Does adapting to polyphasic sleep hurt your performance?

I was asked the above question on the new forums at, where I’d dropped in last week to say hi. It looks like a good forum, nice simple design and so far, quite a decent crowd. Check it out if you’re interested in forum-like information on polyphasic sleep, by all means.

The short answer to the question, by the way, is:

1. Adapting to Uberman, if you keep your nap times and lengths *perfect* or damn close to perfect, will utterly zombify you, but only for 2-3 days. You’ll be tired for 2 days, a zombie for 2-3, and then start coming back to normal (and, if you believe all us testimonials, go *past* normal to having some extra energy and concentration). I did it while in work/school, and probably didn’t perform very well for that first week, but made up for it later in spades. ;)

2. Adapting to Uberman, if you screw up, even by 10-15 minutes a day, will do to you what only Voudou bokor are supposed to be able to: Make you a near-constant zombie. After living as a zombie for ten days while trying to adapt to Uberman around a hectic work/kid/school schedule, I can say with authority that this state is NO FUN. (Performance? What’s that??) And because of this, I never recommend that anybody even attempt Uberman who doesn’t have the right lifestyle to be able to take naps *on time* 24/7.

3. Adapting to Everyman is much easier; it makes one tired at night, and steps need to be taken to keep busy and fight off the urge to snoz, but it’s no more than a test of willpower IMO — nothing like Zombification, wherein any illusion that you had willpower has been fried and eaten in front of you. With Uberman, you can get so tired that staying awake is literally almost physically impossible, and doing things like jumping up and down for an hour or two are sometimes necessary to stay conscious. With Everyman, it’s more like pulling an unpleasant all-nighter or two at work, and then after a few days you stop being tired.

4. Sadly, I don’t have information yet on transitioning from Everyman to Uberman. To be honest, I have yet to speak to anyone who’s successfully done it. If you have, feel free to speak up!

…And if you want the long version, here is my original response to the group, after the cut. Have a nice Monday, everybody…-PD

Adapting to Uberman, both times, I was a ZOMBIE. Like, I didn’t *crave* brains, but if someone had suggested that they sounded tasty, things might have gotten ugly. My own brain was somewhere on a lesser moon of Jupiter I think, having a nice vacation. Z-o-m-b-i-e.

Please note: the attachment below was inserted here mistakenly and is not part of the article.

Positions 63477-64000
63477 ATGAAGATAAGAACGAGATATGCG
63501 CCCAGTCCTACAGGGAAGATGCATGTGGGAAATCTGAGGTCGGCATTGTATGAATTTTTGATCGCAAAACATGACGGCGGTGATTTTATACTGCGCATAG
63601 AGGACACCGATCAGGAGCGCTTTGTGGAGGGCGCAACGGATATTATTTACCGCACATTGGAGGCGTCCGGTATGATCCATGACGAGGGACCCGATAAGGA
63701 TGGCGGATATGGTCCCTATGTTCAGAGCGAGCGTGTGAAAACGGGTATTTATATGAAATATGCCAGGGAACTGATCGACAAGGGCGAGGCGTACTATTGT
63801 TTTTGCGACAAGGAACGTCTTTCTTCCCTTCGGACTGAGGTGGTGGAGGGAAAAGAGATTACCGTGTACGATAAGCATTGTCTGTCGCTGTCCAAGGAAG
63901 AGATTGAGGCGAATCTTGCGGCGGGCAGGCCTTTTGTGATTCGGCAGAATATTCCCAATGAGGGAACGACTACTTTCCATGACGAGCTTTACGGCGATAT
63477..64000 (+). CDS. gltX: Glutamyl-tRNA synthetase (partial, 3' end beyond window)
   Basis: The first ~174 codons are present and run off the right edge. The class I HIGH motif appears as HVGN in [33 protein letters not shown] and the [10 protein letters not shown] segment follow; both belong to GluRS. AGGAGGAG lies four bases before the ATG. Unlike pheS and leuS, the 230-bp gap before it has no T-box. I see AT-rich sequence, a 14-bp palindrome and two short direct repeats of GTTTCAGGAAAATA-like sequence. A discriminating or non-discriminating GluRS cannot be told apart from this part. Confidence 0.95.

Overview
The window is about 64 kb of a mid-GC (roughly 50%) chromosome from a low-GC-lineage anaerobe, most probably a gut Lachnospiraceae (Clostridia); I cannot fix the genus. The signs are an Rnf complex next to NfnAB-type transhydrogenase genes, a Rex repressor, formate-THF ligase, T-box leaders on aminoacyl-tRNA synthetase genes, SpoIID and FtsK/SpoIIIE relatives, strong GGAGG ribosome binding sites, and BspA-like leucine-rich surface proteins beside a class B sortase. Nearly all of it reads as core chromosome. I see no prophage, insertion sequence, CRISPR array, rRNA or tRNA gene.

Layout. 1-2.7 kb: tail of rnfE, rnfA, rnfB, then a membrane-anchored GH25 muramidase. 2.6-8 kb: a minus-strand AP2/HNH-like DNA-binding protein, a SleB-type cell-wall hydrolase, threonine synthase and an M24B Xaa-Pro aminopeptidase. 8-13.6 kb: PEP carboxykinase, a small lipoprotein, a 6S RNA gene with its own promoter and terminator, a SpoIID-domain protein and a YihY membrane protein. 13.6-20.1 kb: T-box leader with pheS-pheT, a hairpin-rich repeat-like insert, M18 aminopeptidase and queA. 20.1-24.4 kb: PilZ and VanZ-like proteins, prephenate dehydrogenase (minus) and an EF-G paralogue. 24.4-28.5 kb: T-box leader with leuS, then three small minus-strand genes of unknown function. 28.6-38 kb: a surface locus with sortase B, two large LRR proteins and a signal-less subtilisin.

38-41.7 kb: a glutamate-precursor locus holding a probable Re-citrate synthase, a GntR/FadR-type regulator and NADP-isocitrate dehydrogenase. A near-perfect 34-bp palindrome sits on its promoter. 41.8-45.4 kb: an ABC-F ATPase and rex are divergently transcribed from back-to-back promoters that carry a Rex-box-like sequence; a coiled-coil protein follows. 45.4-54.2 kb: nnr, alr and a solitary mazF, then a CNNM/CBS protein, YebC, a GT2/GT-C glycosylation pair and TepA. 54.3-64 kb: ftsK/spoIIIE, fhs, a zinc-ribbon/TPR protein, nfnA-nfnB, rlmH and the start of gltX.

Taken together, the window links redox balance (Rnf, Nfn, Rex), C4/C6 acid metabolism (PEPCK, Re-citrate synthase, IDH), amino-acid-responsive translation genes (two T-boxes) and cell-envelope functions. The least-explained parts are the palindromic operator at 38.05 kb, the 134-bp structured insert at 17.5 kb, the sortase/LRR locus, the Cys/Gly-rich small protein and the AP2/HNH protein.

Now, when I was able to keep those naps 100% on-time, I got out of zombie-mode in just a couple days. It was about 2 days tired, 3 days zombie, and then back to normal within the next 2 days or so. Really not so bad; I was in school/work while I did it and while both were forgiving, I didn’t screw up too badly. The second time, when I was trying to prove whether people with non-ideal lifestyles (i.e. ones that might screw with naps) could adapt to Uberman — and found out they can’t, nuh-uh, no way — then I was a zombie for 10 days straight before I realized that it wasn’t going to go away, and gave up. Having to shift naps, even by 10-15 minutes, during the adaptation phase of Uberman will kill ya. (And leave you Undead.) My work performance definitely suffered a bit, and I was genuinely scared to drive at times. (“The Scoot”, an adaptation trick for driving that I learned from the venerable Heidi, probably saved my life more than once.) …Which is why I recommend Uberman only to people who really think they can keep the schedule!

Adapting to Everyman is definitely easier, though I don’t have a good “from scratch” experience on that one — the first time I adapted to it, I was coming off my 10-day-zombification (after all that work I wasn’t going to just give up, so I decided to test-drive Everyman instead of returning to monophase). Of course, I started to feel better immediately, and after what I’d been through for the last 2 weeks, adapting to Everyman was a breeze. I did fall off my Everyman schedule twice — once just for two days, over a business trip / vacation, and then it was hard to wake up after my core for a few days, but I wasn’t tired or unproductive during the day at all while readapting. And the second time was recently — I’m still getting over a nearly 3-week bout of illness (just a bad cold, but gah, it’s been nasty) and still working my way back to what’s been my “normal” schedule for the last five months — a three-hour core and three naps. Since I was knocked out of whack longer, it’s been a little harder to readjust, but still not that bad. Again, I’m finding that other than some tiredness after my evening nap and my core (and needing to really set alarms again, like, more than one, and loudly — I’d gotten used to just having one quiet one be enough), it’s pretty easy. You’re usually most alert during the day anyway, and you’re getting a nap every couple hours to keep you going, so even though you’re sleep-deprived, it’s nothing like the Zombification Ritual required to adjust to Uberman.